I’m impressed by McNichols’s speed and receiving ability but I’m underwhelmed by his vision as a runner. It makes sense when I consider that McNichols is a former high school receiver. I’d like to see more elusiveness out of a guy who’s testing suggests above average change of direction skills, but it may be an unfair ask of a player who lacks instincts at his new position, so I see him as an upside play on Day Three. If something clicks, I land one of the most athletic running backs in the draft, and even if his development stagnates, I still have a role player who can catch the ball.

Grade: 4th-5th Round

Elijah McGuire Louisiana-Lafayette 5’10” 214

  • DOB: 6/1/1994
  • 2016: 1127 rush YDS 4.9 AVG, 29 REC 238 YDS 8.2 AVG, 9 TD
  • Career: 4301 rush YDS 6.1 AVG, 130 REC 1394 YDS 10.7 AVG, 52 TD in 51 games

McGuire was a dynamo as a freshman and sophomore, winning multiple conference awards. But after losing his quarterback and backfield running mate to graduation, his performance tapered off over the last two seasons. Without other viable threats, defenses were able to hone in on McGuire, and the Ragin’ Cajuns’ star gritted his way through a number of nagging injuries. He was still a key player who showed flashes of brilliance, but his production dipped significantly across the board. As a result, McGuire has become an afterthought, but I still like his well-rounded skill set, and would try to steal him in the early-to-middle stages of Day Three.

Grade: 4th-5th Round

Brian Hill Wyoming 6’1” 219

  • DOB: 11/9/1995
  • 2016: 1860 rush YDS 5.3 AVG, 8 REC 67 YDS 8.4 AVG, 22 TD
  • Career: 4287 rush YDS 5.5 AVG, 41 REC 403 YDS 9.8 AVG, 35 TD in 38 games

Hill is kind of “just a guy” in terms of speed, burst and agility, but he’s a good-sized grinder who can handle a heavy workload and catch the ball out of the backfield. He’s the kind of running back who could break out a big season like Alfred Morris or Jordan Howard if he winds up with the right opportunity. At worst, he’s a solid backup at a low cost.

Grade: 4th-5th Round

Chris Carson Oklahoma State 6’ 218

  • DOB: 9/16/1994
  • 2016: 559 rush YDS 6.8 AVG, 13 REC 128 YDS 9.6 AVG, 10 TD
  • Career: 1076 rush YDS 5.1 AVG, 30 REC 298 YDS 9.9 AVG, 14 TD in 21 games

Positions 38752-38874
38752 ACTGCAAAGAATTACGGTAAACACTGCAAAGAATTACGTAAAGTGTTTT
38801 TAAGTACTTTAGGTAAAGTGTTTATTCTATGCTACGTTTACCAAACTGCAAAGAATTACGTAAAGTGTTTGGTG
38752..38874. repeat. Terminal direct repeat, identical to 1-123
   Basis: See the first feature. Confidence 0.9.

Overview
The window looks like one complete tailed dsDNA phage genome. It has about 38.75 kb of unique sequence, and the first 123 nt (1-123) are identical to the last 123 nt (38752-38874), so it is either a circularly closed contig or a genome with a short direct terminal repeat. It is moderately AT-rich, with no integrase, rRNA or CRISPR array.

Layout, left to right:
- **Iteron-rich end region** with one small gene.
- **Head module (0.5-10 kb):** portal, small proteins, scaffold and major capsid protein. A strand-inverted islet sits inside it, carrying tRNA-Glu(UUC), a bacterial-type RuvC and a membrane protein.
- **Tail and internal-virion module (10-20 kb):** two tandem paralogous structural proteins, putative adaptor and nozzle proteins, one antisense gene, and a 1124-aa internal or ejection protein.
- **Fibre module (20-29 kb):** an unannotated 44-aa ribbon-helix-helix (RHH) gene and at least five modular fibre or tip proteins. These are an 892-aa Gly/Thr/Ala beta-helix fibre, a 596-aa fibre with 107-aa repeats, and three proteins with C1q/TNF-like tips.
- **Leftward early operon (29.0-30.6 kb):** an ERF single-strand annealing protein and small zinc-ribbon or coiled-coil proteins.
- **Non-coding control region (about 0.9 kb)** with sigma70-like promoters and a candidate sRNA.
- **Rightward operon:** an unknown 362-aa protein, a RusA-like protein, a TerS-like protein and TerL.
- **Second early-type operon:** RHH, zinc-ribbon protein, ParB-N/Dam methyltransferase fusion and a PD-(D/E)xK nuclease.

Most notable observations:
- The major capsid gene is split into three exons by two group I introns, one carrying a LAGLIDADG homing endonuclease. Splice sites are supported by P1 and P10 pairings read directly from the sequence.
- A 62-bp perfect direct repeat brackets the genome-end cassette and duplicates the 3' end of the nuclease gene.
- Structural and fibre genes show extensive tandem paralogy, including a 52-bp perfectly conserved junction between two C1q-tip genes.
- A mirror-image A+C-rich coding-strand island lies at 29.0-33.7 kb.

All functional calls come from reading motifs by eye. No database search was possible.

Carson is a junior college product with marginal FBS production, but he’s a big, one-cut runner with explosiveness. Carson doesn’t have much wiggle, but he can avoid the heavy hit and run though low tackles. His size and athletic profile are similar to my third round backs Hunt, Williams and Kamara, and comparatively speaking in terms of cost, Carson is basically free.

Grade: 5th-7th Round

Joe Williams Utah 5’11” 210

  • DOB: 9/4/1993
  • 2016: 1407 rush YDS 6.7 AVG, 9 REC 107 YDS 11.9 AVG, 10 TD
  • Career: 1884 rush YDS 6.0 AVG, 20 REC 191 YDS 9.6 AVG, 13 TD in 19 games

Williams left UConn after being charged with credit card theft, then spent time in the junior college ranks before heading to Utah. A productive player on the field, Williams still faces questions for his off-field history that now includes a brief personal leave of absence last fall. When he returned he looked like a man on a mission, and he clearly has blazing speed. Despite his age and personal issues, Williams is still a good Day Three play considering his big play potential.

Grade: 5th-7th Round

LeShun Daniels Iowa 5’11” 222

  • DOB: 6/4/1995
  • 2016: 1058 rush YDS 5.0 AVG, 8 REC 67 YDS 8.4 AVG, 10 TD
  • Career: 1895 rush YDS 4.6 AVG, 10 REC 81 YDS 8.1 AVG, 19 TD in 37 games

Daniels is an inexpensive grinder who’s father had a cup of coffee in the NFL years ago. No one trait stands out, but he does appear to have a good feel for the game. Daniels split carries at Iowa, and he’s probably destined to start his NFL career on a practice squad, but I still like the size and power combo enough to consider spending a late round pick.

Grade: 5th-7th Round

Anthony Wales Western Kentucky 5’9” 197

  • DOB: 2/6/1994
  • 2016: 1621 rush YDS 6.8 AVG, 30 REC 323 YDS 10.8 AVG, 29 TD
  • Career: 3342 rush YDS 6.2 AVG, 73 REC 673 YDS 9.2 AVG, 47 TD in 47 games

Wales should follow fellow Hilltoppers running backs Bobby Rainey and Antonio Andrews into the NFL, and in fact, he compares very favorably to Rainey, now a five-year NFL veteran. Wales has surprising power for a little guy, he’s an accomplished receiver, and he also has deceptive speed for a player who often looks like he’s coasting when he runs. But that speaks to Wales’ patience and instincts as a runner. He’s always picking up positive yardage. I doubt he gets drafted, but I would consider spending a pick on him late to keep him from hitting free agency.

Grade: 5th-7th Round